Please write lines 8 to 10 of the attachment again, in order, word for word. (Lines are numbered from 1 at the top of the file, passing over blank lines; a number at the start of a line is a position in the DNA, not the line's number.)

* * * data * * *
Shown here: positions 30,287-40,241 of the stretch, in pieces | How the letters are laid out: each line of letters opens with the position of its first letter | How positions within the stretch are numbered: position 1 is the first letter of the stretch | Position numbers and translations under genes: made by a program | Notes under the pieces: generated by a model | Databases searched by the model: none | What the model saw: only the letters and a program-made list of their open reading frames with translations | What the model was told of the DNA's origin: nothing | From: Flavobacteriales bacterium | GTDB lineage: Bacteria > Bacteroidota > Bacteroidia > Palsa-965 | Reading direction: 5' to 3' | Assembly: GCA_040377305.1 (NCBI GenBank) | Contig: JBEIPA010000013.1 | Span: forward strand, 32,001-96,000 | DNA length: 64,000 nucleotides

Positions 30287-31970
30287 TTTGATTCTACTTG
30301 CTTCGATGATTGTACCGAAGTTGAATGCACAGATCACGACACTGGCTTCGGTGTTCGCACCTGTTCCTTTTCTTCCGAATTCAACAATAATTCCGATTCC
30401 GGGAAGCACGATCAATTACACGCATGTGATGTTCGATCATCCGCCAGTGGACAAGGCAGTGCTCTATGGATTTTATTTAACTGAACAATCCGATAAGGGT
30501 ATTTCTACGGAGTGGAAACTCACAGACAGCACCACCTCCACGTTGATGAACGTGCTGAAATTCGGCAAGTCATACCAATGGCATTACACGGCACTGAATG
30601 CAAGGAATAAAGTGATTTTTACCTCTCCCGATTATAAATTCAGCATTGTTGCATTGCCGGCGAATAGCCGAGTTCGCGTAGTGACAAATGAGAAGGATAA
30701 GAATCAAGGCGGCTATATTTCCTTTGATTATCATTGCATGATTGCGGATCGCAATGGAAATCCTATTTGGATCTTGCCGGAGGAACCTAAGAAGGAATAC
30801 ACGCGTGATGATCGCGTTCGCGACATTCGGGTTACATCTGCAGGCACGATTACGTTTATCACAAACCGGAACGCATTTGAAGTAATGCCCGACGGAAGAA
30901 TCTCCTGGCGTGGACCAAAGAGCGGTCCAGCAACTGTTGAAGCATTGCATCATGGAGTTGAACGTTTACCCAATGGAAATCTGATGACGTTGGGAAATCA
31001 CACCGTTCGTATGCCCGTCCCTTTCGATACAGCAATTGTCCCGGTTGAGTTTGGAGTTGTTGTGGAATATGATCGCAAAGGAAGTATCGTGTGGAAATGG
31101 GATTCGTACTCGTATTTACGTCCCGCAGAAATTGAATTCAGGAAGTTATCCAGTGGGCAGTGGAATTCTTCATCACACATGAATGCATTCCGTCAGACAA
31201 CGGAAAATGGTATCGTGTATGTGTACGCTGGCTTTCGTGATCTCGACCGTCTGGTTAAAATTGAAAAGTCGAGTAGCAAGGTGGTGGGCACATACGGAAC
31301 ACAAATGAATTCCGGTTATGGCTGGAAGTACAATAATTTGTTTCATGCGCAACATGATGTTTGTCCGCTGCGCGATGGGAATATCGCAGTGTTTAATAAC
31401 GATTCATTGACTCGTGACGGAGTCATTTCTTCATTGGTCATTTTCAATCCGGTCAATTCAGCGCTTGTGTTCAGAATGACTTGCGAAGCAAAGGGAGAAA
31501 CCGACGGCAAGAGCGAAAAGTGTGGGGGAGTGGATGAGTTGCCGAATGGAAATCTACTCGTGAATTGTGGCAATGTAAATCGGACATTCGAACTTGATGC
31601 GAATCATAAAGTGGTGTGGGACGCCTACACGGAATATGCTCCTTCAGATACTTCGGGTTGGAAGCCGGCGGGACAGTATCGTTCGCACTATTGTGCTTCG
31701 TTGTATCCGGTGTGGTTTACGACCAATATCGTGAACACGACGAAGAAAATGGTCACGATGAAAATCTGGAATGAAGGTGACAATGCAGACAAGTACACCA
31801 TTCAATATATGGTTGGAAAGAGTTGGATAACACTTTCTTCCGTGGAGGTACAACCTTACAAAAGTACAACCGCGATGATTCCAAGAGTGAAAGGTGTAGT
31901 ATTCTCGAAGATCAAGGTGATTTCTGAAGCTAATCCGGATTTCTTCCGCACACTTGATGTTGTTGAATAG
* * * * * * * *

30701 GAATCAAGGCGGCTATATTTCCTTTGATTATCATTGCATGATTGCGGATCGCAATGGAAATCCTATTTGGATCTTGCCGGAGGAACCTAAGAAGGAATAC
30801 ACGCGTGATGATCGCGTTCGCGACATTCGGGTTACATCTGCAGGCACGATTACGTTTATCACAAACCGGAACGCATTTGAAGTAATGCCCGACGGAAGAA
30901 TCTCCTGGCGTGGACCAAAGAGCGGTCCAGCAACTGTTGAAGCATTGCATCATGGAGTTGAACGTTTACCCAATGGAAATCTGATGACGTTGGGAAATCA